Last edited by T202; 05-11-2006, 06:50 PM.

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  • mh892
    replied
    Originally posted by Tennsix
    The Good Samaritan Act only covers lay people, not professional rescuers. Even then it only serves to reduce liability, if you are sued. Many think it a protection against law suits.

    What is a GCSO?

    I spent a couple hours reading about the Good Samaritan laws/stautes. All 50 states and D.C. have Good Samaritan laws. They very somewhat in wording and some have special applications but they all follow the same spirit of the concept. Good Samaritan laws are for everyone, lay and professional. The Good Samaritan laws are to prevent tort and other claims against people in which the Good Samaritan laws apply.

    GCSO; Government Contract Security Officer.

    Leave a comment:


  • 1stWatch
    replied
    Ok, I seem to be chiming in late, but here are two thoughts of mine:

    1) The ad is newsworthy. It definitely isn't front page material, but it does merit what it got, a concise newspaper ad that merited what this person did and showed the local community there the value of the service he was providing. This needs to happen in more places, to edify the public that we are not all just a bunch of booger picking goobers who sit around and do basically nothing and are the bottom feeders of the economy.

    2) Regarding the Good Samaritan Act and the duty to render aid: I was first aid certified a few years ago. It has since expired, but I'm certain one facet remains the same. Somebody correct me if I'm wrong since I'm no expert on this. When you are certified to render first aid, you are protected from vicarious liability for rendering that aid if you have the victim's permission to render the aid. If the victim is unconscious, the permission is implicit. If the victim is a child, permission must be obtained from a parent. If the parent is not present, permission is implicit.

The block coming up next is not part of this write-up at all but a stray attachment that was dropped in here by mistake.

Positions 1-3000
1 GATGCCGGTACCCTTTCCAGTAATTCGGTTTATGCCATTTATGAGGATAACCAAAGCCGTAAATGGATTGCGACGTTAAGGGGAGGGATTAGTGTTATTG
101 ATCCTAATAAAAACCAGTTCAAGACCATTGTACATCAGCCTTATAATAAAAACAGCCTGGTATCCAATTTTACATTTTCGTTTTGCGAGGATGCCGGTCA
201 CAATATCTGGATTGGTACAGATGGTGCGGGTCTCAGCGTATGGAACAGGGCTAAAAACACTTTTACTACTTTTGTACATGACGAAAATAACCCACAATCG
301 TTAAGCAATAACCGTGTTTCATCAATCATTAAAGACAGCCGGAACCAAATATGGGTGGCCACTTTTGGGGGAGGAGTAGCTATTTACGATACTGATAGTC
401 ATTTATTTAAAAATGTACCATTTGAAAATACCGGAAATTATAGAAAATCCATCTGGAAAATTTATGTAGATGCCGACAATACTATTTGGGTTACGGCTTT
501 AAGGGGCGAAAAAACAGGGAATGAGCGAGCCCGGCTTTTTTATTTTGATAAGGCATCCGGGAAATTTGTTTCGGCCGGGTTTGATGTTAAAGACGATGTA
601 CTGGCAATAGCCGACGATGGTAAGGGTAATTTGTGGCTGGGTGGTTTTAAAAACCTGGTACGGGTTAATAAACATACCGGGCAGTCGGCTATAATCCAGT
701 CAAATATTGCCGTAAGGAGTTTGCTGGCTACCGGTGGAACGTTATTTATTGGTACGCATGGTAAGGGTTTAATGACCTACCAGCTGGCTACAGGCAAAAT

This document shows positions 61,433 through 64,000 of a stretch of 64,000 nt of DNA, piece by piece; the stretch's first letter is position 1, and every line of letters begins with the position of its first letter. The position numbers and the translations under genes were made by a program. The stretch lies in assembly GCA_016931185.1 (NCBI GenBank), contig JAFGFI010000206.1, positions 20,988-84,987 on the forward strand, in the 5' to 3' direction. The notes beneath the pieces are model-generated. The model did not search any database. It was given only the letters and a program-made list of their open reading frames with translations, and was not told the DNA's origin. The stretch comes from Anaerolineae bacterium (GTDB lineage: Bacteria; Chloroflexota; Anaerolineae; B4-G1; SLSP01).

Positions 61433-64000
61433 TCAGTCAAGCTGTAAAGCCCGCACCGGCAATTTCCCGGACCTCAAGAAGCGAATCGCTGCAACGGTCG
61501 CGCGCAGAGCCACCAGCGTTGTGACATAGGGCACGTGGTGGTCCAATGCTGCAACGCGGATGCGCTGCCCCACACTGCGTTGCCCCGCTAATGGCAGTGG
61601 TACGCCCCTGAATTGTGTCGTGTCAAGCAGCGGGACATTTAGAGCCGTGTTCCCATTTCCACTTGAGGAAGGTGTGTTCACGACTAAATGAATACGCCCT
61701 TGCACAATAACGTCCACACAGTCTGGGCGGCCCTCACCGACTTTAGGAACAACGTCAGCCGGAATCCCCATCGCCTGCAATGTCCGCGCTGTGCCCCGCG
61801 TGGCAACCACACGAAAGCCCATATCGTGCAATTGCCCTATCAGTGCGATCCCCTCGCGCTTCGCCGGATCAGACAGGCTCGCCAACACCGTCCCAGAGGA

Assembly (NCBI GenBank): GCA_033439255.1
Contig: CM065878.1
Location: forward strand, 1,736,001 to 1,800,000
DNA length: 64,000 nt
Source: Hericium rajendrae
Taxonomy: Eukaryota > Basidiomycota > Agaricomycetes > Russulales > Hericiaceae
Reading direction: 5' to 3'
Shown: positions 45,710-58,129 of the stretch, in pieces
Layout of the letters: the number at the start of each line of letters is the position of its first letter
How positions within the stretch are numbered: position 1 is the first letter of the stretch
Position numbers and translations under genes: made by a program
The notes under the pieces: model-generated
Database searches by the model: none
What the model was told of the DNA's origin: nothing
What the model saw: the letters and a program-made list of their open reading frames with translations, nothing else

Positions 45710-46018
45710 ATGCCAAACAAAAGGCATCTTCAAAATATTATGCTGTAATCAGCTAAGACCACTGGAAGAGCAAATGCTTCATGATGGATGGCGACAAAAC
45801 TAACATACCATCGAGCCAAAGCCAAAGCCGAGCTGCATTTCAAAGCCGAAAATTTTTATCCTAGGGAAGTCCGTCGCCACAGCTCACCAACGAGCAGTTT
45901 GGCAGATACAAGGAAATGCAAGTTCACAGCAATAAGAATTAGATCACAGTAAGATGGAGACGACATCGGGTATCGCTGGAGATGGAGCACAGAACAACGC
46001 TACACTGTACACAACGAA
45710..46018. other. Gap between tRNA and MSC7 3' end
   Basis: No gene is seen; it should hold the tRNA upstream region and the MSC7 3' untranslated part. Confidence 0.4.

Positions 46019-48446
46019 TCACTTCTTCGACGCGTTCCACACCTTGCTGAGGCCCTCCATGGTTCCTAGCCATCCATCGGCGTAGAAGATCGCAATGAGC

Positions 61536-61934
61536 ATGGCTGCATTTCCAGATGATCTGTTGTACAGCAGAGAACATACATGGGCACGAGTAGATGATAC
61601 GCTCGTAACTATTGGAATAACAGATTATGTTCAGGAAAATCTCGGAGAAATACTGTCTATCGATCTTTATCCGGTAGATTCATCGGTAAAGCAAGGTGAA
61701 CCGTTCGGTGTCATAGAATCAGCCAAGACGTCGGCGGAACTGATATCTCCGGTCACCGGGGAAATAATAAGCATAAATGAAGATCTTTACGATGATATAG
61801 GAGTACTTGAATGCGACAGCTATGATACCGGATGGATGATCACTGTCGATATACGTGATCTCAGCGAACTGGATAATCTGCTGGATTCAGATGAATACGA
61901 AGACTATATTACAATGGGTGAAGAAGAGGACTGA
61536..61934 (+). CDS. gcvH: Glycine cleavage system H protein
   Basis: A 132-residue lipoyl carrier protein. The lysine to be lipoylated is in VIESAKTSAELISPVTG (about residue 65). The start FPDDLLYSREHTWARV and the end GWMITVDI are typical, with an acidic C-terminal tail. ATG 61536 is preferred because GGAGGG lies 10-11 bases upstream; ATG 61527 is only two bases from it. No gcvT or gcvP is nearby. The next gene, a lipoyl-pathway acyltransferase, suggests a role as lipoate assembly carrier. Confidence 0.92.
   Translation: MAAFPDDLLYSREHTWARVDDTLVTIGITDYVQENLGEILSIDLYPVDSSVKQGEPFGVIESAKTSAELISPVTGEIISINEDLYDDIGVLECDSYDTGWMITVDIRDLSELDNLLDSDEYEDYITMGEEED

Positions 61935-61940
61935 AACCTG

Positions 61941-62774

The requirement to render aid falls under two areas: duty and choice. If you are performing your duties at your workplace and first aid certification was given as part of your job training, then you have a duty to render aid as part of your job description. You may face liability if you do not in this case. This goes for any job description you have as a certified first aid responder, whether it's as security, management, or even facility maintenance.
    Aside from that duty, you have the choice to render aid. This is if you are not performing your duties at work. Keep in mind that if you do make the choice to perform first aid, your choice is committed. You may not reverse your decision after it is made and neither may your supervisor or boss.

    Regardless of whether first aid is a duty or choice, however, most places I've seen have statutes requiring security officers to perform some sort of first responder action. This normally equates to contacting 911 and having paramedics respond. I have seen this done often, even for incidents where there didn't seem to be injuries, such as for someone who tripped and fell on the floor. This was to avoid liability from the state government for failure to notify emergency responders or failure to act as first responders. The duty to notify remained.

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  • N. A. Corbier
    replied
    Originally posted by Tennsix
    The Good Samaritan Act only covers lay people, not professional rescuers. Even then it only serves to reduce liability, if you are sued. Many think it a protection against law suits.